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Textiles in the Home

Textiles in the Home

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Textiles in the Home

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  1. Textiles in the Home

  2. Uses of Textiles Clothing Curtains Shoes Luggage Seat belts carpets

  3. Characteristics or properties of textiles Characteristics or properties of a fabric means how it looks, feels, reacts to heat or water, how it wears. It is a special quality which is typical of the object e.g. silk is smooth. When choosing a fabric it is important that it has the right properties for its function. Examples of fabric properties: light, heavy, strong, warm, cool, burns easily or not, absorbent, waterproof, washable, stretchy, creases, hard wearing, textured, delicate.

  4. Household textiles Used to add colour, pattern, texture, warmth, comfort and style to the home. Used for: upholstery, cushions, carpets, rugs, curtains, blinds, bed linen, blankets, duvets, pillows, towels, kitchen cloths, oven gloves, table linen. A textile item should have properties to suit its properties e.g. a rucksack should be strong, lightweight and waterproof.

  5. Choosing Household Textiles What should you consider? Properties Cost Durability Colour, pattern, texture Ease of cleaning

  6. Soft Furnishings • These are room furnishings made from textiles e.g. curtains, cushions. Soft furnishings add warmth, comfort and style to a room.

  7. Curtains - Choosing Cost Function Room style/décor Type of window Length required Width required (usually 2 X window width) Lining required (ordinary, blackout, thermal, interlining).

  8. Curtains Functions Privacy Prevent draught Insulate Decorative Keep out light Desirable properties Drape well Cleanable/washable Pre-shrunk Fire resistant Resist fading Durable

  9. Upholstery Upholstery means the outer covering (textile) of sofas, armchairs, stools etc. and the padding inside it. The outer covering can be made of leather, tweed, dralon, cotton, linen, corduroy. In the past the foam used as padding gave off toxic fumes if it went on fire All foam used now must be Combustion Modified Highly Resilient (CHMR) foam for safety.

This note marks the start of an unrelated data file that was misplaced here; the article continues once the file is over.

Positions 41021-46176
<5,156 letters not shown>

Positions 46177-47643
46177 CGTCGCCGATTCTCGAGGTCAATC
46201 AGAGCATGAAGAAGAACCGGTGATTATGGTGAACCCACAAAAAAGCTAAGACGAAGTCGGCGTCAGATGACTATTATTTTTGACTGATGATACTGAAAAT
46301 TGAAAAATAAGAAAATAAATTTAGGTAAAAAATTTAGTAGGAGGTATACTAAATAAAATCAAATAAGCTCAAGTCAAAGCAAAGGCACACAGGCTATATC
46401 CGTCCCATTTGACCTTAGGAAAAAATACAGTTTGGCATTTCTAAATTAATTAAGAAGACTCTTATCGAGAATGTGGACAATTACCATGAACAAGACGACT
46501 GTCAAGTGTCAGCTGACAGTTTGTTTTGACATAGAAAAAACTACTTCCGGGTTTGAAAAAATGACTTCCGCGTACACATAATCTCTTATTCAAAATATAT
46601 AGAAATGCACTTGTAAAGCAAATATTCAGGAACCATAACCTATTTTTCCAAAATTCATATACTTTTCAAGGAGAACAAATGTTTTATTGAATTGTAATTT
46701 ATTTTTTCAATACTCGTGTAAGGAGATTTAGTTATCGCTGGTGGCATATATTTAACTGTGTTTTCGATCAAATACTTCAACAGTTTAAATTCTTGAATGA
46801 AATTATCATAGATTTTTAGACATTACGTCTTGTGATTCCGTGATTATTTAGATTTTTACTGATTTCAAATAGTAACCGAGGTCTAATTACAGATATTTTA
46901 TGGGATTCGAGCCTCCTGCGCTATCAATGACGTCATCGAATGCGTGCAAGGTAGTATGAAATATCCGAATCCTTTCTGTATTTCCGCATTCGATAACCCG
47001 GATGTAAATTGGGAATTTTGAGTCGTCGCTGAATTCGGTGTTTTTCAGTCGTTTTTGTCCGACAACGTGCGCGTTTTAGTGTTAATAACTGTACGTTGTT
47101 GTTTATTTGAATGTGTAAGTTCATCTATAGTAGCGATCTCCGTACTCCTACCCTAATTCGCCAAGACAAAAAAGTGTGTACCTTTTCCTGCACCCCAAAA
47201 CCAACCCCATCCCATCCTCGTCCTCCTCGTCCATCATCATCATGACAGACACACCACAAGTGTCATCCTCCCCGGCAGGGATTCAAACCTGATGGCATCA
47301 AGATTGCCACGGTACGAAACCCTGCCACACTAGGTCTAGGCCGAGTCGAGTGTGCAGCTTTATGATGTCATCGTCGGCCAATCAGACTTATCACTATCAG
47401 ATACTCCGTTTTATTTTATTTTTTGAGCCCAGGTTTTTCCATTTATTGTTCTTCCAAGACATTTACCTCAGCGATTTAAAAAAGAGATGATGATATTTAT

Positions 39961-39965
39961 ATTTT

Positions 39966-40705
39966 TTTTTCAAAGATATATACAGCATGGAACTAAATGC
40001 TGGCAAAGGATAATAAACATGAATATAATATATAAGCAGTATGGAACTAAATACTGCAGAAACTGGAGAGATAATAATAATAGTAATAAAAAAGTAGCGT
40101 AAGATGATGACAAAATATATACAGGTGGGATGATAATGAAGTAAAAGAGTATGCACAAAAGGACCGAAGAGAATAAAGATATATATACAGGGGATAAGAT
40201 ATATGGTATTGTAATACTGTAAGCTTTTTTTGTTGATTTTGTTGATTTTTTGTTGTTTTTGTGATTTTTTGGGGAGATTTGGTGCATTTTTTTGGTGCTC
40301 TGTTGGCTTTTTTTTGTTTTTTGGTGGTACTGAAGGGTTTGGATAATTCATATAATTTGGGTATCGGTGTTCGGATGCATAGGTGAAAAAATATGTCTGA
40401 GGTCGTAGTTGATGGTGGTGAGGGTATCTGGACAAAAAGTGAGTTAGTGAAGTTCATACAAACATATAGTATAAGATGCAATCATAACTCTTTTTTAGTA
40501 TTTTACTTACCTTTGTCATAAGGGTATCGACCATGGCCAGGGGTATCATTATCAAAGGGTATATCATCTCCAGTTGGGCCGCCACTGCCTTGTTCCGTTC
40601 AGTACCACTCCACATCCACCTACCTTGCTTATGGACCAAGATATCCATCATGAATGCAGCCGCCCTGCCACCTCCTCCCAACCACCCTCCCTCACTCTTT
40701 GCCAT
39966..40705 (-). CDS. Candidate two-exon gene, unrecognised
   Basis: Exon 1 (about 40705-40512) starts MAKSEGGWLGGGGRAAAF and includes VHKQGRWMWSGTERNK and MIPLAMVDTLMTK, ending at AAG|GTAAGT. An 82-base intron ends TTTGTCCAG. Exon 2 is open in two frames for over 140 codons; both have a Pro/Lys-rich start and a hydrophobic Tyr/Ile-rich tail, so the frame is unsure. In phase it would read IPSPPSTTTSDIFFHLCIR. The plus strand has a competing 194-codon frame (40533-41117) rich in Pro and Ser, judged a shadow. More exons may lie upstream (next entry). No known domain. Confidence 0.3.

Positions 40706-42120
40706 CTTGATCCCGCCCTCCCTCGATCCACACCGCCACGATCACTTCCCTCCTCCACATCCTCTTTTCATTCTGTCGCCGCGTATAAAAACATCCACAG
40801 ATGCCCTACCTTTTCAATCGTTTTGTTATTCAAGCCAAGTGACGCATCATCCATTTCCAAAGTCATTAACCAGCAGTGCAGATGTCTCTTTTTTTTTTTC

10. Upholstery labels Cig/Match Resistant Swing Label GreenFilling material(s) and covering fabric(s) meet the requirements for resistance to cigarette and match ignition in the 1988 safety regulations. Swing Labels - Red.A Triangular label stating that the cover fabric is not match resistant but that the item is lined with the appropriate barrier cloth.

  11. Upholstery labels…..continued • Carelessness Causes FireThis labels covers filling only and states'To comply with the Furniture and Furnishings (FIRE) Safety Regulations 1988.All fillings have been tested by our suppliers to ensure compliance with the relevant ignitability test.'

  12. Bed clothes Bed linen: Sheets, pillowcases, duvet covers, valances. Made from cotton, polyester-cotton, linen. Polyester cotton is cheapest, easiest to wash, dry, iron. Blankets: Made from wool , acrylic, cotton or a mixture of these. Acrylic is cheaper and easier to clean but not as warm as wool. Duvet: Made of insulating material like down or feathers or polyester wadding sandwiched between 2 layers of fabric. Warmth of a duvet measured in tog rating, 15 tog down to 4.5 tog.

  13. Towels, these are usually made from cotton. The looped weave makes them more absorbent. • Dishcloths, usually made from cotton or man-made fibres. Disposable cloths such a J-cloths are made from a non-woven man-made fibre. They are hygienic and they wash and dry quickly.

  14. Carpets Invented 1000’s of years ago in Persia (Iran), Turkey, India. First carpets made by hand from silk or wool. Today made by machine, the pile can be woven into backing or stuck with glue. Modern carpets can be made from wool, acrylic, nylon, cotton or a blend of these. The pile can be long, short, looped or embossed. Carpets are graded by how hardwearing they are: light domestic, medium domestic, heavy domestic.